Journal of Intellectual Disability Research
Background—Previous studies suggested that children diagnosed with Fragile X Syndrome (FXS) often meet criteria for autism or PDD. This study describes the fine motor abilities of children diagnosed with FXS with and without autism spectrum disorder, and compares the motor scores of those groups controlling for cognitive level.
Method—Forty-eight children, ages 12-76 months (SD=16) diagnosed with FXS were assessed with the Mullen Scales of Early Learning, and the Autism Diagnostic Observation Schedule (ADOS). Their parents were interviewed with the Autism Diagnostic Interview-Revised (ADI-R). We used a one-way analysis of variance (ANOVA) to determine if the fine motor scale of the Mullen would show group differences based on autism classifications for the sample. In addition, we used Pearson correlation coefficient to examine the relationship between the cognitive level, the autism severity and the motor abilities. Lastly, we conducted a one-way analysis of covariance (ANCOVA) to determine the difference between the motor abilities of the ASD groups controlling for cognitive level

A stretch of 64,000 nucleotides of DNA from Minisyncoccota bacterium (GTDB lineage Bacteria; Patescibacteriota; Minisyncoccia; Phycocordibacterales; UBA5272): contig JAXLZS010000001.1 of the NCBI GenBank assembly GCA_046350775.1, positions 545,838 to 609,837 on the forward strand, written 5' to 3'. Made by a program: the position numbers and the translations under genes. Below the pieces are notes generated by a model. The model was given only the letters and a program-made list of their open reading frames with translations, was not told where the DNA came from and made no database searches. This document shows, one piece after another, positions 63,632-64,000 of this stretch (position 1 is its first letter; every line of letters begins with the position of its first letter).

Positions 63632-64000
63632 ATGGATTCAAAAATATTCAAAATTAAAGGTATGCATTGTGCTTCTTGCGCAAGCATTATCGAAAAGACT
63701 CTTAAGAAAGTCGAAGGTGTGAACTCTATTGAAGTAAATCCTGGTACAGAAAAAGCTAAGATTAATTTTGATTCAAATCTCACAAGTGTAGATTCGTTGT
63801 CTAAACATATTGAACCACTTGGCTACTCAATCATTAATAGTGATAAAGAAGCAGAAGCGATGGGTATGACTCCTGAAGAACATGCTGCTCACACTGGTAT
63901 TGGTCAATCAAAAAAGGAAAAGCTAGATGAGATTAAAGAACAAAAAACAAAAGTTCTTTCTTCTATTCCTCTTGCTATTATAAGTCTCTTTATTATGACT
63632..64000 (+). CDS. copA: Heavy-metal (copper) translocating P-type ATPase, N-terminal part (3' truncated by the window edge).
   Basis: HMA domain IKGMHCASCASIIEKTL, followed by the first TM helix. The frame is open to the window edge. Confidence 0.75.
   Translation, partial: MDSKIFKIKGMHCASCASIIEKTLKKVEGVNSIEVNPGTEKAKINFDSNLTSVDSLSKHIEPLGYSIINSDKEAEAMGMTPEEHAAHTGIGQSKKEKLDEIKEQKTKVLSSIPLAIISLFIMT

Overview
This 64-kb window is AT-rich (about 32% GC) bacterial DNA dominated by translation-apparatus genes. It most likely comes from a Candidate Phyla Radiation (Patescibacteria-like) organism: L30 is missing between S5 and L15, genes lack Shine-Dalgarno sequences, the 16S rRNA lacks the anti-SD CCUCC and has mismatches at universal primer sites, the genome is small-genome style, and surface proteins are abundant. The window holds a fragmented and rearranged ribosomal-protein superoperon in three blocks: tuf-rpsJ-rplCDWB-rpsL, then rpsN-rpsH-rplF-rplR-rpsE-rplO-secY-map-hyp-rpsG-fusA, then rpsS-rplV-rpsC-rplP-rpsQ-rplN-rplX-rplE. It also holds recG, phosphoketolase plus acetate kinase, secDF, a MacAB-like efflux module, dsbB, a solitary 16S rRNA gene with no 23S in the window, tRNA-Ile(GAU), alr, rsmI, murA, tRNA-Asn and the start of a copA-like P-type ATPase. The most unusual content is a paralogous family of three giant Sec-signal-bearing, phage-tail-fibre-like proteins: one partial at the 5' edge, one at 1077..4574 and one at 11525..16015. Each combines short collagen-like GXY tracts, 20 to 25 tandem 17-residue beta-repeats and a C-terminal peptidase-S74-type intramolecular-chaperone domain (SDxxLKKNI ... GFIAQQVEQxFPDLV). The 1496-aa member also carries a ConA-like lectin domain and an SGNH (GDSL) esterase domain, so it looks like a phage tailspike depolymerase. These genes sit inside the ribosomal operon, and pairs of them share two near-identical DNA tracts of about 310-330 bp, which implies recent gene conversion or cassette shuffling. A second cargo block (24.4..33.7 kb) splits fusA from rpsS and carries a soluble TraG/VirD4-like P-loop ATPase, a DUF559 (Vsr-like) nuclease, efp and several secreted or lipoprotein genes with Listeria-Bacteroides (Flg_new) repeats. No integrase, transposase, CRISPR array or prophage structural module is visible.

Results—We found that 60% of the children with FXS met criteria for autism or PDD-NOS. Children with FXS with autism and PDD-NOS had lower fine motor scores than those without. However, there was no significant association between degree of motor impairment and communication and social impairments after controlling for cognitive level, indicating that cognitive level contributes to impaired motor abilities of children diagnosed with FXS and autism, more than the severity of autism symptoms.
Conclusion—children with FXS and autism are at risk for impaired motor abilities. Implications for development and intervention are discussed.
Zingerevich, C.; Hess, L. G.; Lemons Chitwood, K.; Harris, S. W.; Hessl, D.; Cook, K.; and Hagerman, R. J., "Motor Abilities of Children Diagnosed With Fragile X Syndrome With and Without Autism" (2009). Collected Faculty and Staff Scholarship. 105.
Copyright © 2008 The Authors.